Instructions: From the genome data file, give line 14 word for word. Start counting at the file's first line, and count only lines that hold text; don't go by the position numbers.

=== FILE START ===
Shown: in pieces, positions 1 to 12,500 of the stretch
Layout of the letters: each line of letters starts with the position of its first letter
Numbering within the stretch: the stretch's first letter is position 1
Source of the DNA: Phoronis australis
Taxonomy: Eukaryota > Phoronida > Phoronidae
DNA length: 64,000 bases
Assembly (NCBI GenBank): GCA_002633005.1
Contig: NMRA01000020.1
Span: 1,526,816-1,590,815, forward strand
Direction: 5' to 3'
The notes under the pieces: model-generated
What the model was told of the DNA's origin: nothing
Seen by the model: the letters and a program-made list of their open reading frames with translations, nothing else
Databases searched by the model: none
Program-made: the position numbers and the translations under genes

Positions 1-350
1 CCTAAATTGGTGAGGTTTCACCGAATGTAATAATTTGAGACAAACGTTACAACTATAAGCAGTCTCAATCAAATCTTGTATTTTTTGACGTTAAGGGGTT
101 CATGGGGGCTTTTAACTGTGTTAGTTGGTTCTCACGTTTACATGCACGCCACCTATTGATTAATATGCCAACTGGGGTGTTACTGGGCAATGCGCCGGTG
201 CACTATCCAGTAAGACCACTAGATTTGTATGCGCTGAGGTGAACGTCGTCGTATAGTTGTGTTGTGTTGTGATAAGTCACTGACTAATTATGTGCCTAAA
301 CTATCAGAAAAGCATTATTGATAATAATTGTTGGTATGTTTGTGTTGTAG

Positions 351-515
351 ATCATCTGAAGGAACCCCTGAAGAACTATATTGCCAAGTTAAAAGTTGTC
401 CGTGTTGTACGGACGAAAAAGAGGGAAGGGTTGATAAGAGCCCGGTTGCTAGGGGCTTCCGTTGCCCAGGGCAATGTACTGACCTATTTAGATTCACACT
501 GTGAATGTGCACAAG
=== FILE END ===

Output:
Databases searched by the model: none